Conducting experiments at the Hyogo Ion Beam Medical Centre in Japan and presenting her work at a conference in Germany are among the highlights in Clare Smith’s journey as a PhD candidate.
PhD (Medical Radiations Science)
The contacts and knowledge I have gained during my PhD is beyond anything I could have hoped. It has been an amazing experience.
I worked at the Austin Hospital as a radio chemist and became very interested in radiation. I wanted to complete a PhD and my supervisor helped me find a way to combine my interest in radiation, with my background in chemistry. Together we developed a project that would use my background while aiming to answer some important questions in physics.
My research focusses on understanding the interactions between nanoparticles and x-rays and particle beams as used in radiotherapy. I am looking at novel and reliable means to measure very low radiation doses. I am also looking at a new method of producing bi-metallic and radioactive type nanoparticles using neutron beams from the Australian Nuclear Science and Technology Organisation.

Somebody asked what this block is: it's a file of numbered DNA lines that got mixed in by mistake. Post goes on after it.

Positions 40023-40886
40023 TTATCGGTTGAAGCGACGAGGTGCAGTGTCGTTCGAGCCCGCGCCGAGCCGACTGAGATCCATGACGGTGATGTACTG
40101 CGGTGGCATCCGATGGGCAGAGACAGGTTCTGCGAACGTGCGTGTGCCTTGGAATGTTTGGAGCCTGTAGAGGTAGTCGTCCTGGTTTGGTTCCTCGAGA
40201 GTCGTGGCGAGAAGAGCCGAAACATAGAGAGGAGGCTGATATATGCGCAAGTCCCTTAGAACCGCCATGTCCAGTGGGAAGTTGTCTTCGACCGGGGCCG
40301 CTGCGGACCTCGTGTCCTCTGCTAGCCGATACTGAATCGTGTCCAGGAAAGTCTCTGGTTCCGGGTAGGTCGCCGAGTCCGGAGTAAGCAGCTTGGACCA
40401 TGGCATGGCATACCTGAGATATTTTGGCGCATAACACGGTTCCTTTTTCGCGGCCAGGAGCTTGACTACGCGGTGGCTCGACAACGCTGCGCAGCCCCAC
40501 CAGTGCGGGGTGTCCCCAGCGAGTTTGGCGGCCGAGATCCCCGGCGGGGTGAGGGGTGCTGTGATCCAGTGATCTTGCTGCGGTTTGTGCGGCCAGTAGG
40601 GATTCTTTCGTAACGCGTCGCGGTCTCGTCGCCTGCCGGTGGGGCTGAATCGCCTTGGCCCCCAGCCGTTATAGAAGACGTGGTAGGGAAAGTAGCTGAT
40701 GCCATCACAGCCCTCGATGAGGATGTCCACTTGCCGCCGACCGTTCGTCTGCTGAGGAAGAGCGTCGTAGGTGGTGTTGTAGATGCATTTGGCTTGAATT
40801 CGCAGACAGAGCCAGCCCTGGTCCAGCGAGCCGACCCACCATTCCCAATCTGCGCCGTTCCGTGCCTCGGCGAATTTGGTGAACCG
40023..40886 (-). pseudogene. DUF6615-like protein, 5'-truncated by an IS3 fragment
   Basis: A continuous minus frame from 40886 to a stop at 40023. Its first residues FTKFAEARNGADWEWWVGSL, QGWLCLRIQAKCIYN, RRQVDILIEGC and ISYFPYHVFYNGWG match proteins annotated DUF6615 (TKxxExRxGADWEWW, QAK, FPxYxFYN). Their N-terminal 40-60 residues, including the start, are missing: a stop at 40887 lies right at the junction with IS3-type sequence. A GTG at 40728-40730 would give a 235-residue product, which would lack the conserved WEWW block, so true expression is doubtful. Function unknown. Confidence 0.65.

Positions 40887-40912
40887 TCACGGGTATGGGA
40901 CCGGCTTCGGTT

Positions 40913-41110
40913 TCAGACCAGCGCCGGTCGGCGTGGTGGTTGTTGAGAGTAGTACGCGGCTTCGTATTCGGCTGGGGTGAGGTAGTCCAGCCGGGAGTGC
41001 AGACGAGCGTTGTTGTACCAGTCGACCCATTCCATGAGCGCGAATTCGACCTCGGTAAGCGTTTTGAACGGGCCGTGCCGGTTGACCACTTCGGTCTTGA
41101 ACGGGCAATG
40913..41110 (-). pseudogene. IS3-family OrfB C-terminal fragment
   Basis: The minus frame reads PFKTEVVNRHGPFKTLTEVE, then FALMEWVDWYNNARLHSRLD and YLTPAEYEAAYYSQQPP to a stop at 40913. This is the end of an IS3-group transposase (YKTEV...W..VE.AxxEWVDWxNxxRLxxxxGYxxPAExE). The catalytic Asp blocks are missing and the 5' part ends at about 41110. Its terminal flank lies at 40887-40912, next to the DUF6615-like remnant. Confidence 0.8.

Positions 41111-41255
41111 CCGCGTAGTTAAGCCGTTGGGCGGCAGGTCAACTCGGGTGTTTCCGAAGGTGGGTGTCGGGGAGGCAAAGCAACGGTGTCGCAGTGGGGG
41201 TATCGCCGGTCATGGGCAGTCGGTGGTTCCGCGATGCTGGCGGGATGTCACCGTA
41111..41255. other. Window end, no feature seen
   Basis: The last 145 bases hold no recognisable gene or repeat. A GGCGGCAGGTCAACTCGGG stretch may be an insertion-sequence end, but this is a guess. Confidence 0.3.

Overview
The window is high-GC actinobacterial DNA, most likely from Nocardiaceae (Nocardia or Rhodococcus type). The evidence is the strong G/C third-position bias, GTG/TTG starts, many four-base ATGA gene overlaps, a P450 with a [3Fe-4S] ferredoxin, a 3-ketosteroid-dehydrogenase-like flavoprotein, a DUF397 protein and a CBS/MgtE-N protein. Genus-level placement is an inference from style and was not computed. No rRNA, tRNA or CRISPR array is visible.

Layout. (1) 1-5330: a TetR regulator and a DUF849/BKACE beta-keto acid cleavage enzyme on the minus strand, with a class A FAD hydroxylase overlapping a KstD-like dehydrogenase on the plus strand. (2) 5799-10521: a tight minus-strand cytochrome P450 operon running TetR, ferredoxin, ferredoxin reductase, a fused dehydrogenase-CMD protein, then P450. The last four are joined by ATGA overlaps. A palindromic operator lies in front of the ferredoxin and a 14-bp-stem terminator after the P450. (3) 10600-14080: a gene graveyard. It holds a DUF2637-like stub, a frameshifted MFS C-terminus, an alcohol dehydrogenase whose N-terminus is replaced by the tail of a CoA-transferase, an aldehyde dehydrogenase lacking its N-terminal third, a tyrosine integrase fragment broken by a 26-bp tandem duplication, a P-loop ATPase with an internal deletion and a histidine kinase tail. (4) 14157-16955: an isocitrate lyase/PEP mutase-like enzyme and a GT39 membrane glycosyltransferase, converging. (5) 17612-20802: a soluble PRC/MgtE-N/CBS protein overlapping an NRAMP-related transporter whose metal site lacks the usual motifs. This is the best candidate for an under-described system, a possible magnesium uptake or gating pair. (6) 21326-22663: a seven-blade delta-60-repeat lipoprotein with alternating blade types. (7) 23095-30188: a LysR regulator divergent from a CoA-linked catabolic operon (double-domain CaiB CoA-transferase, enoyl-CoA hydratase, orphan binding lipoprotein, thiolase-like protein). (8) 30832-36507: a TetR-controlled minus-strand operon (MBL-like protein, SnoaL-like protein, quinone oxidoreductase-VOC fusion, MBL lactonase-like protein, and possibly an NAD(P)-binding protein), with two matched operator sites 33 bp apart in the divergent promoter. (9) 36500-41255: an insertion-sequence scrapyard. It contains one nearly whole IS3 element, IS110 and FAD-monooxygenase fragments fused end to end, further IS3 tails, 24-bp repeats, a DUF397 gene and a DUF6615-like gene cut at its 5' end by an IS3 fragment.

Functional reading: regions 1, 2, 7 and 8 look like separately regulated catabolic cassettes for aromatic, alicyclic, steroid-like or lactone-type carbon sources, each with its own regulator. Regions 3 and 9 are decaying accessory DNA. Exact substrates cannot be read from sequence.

I chose RMIT because I knew others who studied here and I was impressed with RMIT’s aims of solving real world problems. My supervisors and other staff have been so helpful in allowing my work to develop into what is has become.
I have used many of RMIT’s facilities including the Transmission Electron Microscope in the Microscopy and Microanalysis Facility (RMMF) and the Separation Science and Mass Spectrometry Facility. The technical teams who operate these facilities have been very accommodating and helpful.
The highlight so far was travelling to Japan and completing experiments at the Hyogo Ion Beam Medical Centre. I also had the opportunity to present my work at the Solid State Dosimetry Conference in Munich, Germany.
The contacts and knowledge I have gained is beyond anything I could have hoped. It has been an amazing experience.
For my career, I am looking for opportunities that allow me to learn and develop our current understanding of the physical and chemical processes of radiotherapy. My aim is the same as radiotherapy itself: to improve the outcome for a cancer patient during treatment.